The Ain Sakhri lovers, a carved stone object held at the British Museum, is the oldest known depiction of a couple making love. It was found in the Ain Sakhri cave in the Judean desert. It was included in the BBC series A History of the World in 100 Objects.[13]View image

Burials

Burials are located in the settlements, commonly in pits in abandoned houses but also in caves in Mount Carmel and the Judean Hills. The pits were backfilled with settlement refuse, which sometimes makes the identification of grave-goods difficult. Sometimes the graves were covered with limestone slabs. The bodies are stretched on their backs or flexed, there is no predominant orientation. There are both single and multiple burials, especially in the early Natufian, and scattered human remains in the settlements that point to disturbed earlier graves. The rate of child mortality was rather high—about one-third of the dead were between ages five and seven.

Skull removal was practiced in Hayonim cave, Nahal Oren and Ain Mallaha. Sometimes the skulls were decorated with shell beads (El-Wad).

Grave goods consist mainly of personal ornaments, like beads made of shell, teeth (of red deer), bones and stone. There are pendants, bracelets, necklaces, earrings and belt-ornaments as well.

In 2008, the grave of a Natufian 'priestess' was discovered (in most media reports referred to as a shaman[10] or witch doctor).[14] The burial contained complete shells of 50 tortoises, which are thought to have been brought to the site and eaten during the funeral feast.[15]

Long distance exchange

At Ain Mallaha (in Israel), Anatolian obsidian and shellfish from the Nile-valley have been found. The source of malachite-beads is still unknown.

Archaeogenetics

According to an analysis of a sample of human remains from Natufian sites, the inhabitants of the region appeared to have some Sub-Saharan influences. Ricaut et al. associate these Sub-Saharan influences with the dispersal of haplogroup E1b1b lineages from Africa.[16] [17] The material culture of the Natufian also leaves open the possibility of some African influences.[18]

Language

While the period involved makes it difficult to speculate on any language associated with the Natufian culture, linguists who believe it is possible to speculate this far back in time have written on this subject. As with other Natufian subjects, opinions tend to either emphasize African connections or Eurasian connections. Hence Alexander Militarev and others have argued that the Natufian may represent the culture which spoke Proto-Afroasiatic, which they sometimes relate to Caucasian languages, while Christopher Ehret contends that the Afroasiatic Urheimat is to be found in Africa, while the Natufian culture can be associated with only the Proto-Semitic branch of Afroasiatic. (But it is not universally recognized amongst linguists that there would have been any recognizable Semitic or even Afroasiatic in this time period.)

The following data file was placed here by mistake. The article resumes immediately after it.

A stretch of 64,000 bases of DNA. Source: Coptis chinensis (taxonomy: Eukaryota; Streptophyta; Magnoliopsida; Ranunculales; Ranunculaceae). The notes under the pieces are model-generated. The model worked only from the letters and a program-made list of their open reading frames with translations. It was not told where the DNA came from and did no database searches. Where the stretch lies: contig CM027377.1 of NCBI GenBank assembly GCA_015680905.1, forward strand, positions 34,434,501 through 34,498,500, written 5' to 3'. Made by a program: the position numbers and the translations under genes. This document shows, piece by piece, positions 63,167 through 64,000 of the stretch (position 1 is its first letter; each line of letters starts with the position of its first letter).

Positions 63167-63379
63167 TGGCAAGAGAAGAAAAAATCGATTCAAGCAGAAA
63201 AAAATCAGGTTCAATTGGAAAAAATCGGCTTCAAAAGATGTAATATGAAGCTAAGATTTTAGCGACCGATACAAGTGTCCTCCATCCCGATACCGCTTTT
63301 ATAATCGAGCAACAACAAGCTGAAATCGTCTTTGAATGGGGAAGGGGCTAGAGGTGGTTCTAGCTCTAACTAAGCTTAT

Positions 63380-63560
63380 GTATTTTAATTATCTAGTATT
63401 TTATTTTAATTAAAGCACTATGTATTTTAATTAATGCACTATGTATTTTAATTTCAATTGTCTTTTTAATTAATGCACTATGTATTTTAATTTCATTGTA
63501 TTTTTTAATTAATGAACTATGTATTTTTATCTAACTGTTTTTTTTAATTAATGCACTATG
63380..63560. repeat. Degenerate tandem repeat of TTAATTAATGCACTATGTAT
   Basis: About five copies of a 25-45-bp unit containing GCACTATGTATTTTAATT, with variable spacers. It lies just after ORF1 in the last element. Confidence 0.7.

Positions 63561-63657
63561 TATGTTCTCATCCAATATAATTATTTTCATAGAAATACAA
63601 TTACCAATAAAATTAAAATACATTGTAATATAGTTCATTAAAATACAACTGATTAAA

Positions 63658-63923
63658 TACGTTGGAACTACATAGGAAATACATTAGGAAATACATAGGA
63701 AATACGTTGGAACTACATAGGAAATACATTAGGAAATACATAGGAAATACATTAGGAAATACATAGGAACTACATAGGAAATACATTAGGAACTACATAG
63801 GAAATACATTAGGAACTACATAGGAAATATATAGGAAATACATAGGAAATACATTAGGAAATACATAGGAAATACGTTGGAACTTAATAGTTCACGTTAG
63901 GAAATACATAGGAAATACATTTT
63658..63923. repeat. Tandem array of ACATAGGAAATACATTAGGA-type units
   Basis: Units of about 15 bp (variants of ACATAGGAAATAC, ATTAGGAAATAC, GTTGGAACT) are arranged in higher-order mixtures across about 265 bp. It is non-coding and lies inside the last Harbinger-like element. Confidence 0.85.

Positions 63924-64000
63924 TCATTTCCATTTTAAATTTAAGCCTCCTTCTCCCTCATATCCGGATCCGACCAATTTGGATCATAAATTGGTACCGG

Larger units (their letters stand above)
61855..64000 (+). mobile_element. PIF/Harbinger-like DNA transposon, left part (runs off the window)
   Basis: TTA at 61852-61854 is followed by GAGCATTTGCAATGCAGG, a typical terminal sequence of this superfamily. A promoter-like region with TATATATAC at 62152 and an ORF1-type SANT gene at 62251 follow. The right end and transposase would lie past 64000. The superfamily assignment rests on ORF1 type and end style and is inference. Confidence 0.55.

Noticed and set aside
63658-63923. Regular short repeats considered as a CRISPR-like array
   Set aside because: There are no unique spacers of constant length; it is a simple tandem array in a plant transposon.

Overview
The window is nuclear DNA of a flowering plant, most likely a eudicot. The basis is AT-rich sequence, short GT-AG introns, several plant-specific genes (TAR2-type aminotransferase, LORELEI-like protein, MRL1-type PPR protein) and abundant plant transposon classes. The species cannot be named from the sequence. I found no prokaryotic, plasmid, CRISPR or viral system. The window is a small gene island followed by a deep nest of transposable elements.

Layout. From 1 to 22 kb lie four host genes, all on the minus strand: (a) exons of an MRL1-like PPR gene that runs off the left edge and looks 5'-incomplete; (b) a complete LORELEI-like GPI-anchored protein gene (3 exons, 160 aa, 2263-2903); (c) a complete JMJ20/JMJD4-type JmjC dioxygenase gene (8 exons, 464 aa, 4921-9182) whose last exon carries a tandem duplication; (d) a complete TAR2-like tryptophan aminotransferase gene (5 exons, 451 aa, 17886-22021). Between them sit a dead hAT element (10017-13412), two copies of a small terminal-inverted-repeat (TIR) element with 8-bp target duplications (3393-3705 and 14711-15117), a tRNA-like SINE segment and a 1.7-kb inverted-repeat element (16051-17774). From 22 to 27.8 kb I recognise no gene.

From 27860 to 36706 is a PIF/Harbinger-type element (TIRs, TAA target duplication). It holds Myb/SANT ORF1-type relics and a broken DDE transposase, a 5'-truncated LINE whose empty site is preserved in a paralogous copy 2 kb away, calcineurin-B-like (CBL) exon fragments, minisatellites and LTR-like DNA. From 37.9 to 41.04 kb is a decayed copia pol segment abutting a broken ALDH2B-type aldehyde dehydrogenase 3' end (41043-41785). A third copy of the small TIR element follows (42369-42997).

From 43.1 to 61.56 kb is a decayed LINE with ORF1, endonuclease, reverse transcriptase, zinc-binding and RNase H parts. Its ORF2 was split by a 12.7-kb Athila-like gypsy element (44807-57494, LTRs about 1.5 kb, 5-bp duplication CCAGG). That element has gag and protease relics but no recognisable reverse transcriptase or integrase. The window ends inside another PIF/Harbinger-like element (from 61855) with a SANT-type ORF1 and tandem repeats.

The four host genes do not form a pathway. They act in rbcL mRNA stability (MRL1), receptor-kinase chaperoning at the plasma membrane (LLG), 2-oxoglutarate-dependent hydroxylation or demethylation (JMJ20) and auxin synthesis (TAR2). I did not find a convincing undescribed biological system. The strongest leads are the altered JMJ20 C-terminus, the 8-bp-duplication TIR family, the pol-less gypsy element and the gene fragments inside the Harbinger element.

Sites

Natufian sites include:

See also

References

  1. ^ Kottak, Conrad P. (2005). Window on Humanity: A Concise Introduction to Anthropology. Boston: McGraw-Hill. pp. 155–156. ISBN 0072890282. 
  2. ^ Munro, Natalie D. (2003). "Small game, the Younger Dryas, and the transition to agriculture in the southern Levant". Mitteilungen der Gesellschaft für Urgeschichte 12: 47–71. http://www.anth.uconn.edu/faculty/munro/assets/Mitteilungen.pdf. 
  3. ^ Bar-Yosef, Ofer (1998), "The Natufian Culture in the Levant, Threshold to the Origins of Agriculture", Evolutionary Anthropology 6 (5): 159–177, doi:10.1002/(SICI)1520-6505(1998)6:5<159::AID-EVAN4>3.0.CO;2-7, http://www.columbia.edu/itc/anthropology/v1007/baryo.pdf 
  4. ^ Barker G (2002) Transitions to farming and pastoralism in North Africa, in Bellwood P, Renfrew C (2002), Examining the Farming/Language Dispersal Hypothesis, pp 151–161.
  5. ^ Bar-Yosef O (1987) Pleistocene connections between Africa and SouthWest Asia: an archaeological perspective. The African Archaeological Review; Chapter 5, pg 29-38
  6. ^ Kislev ME, Hartmann A, Bar-Yosef O (2006) Early domesticated fig in the Jordan Valley. Nature 312:1372–1374.
  7. ^ Ehret (2002) The Civilizations of Africa: A History to 1800. Charlottesville: University Press of Virginia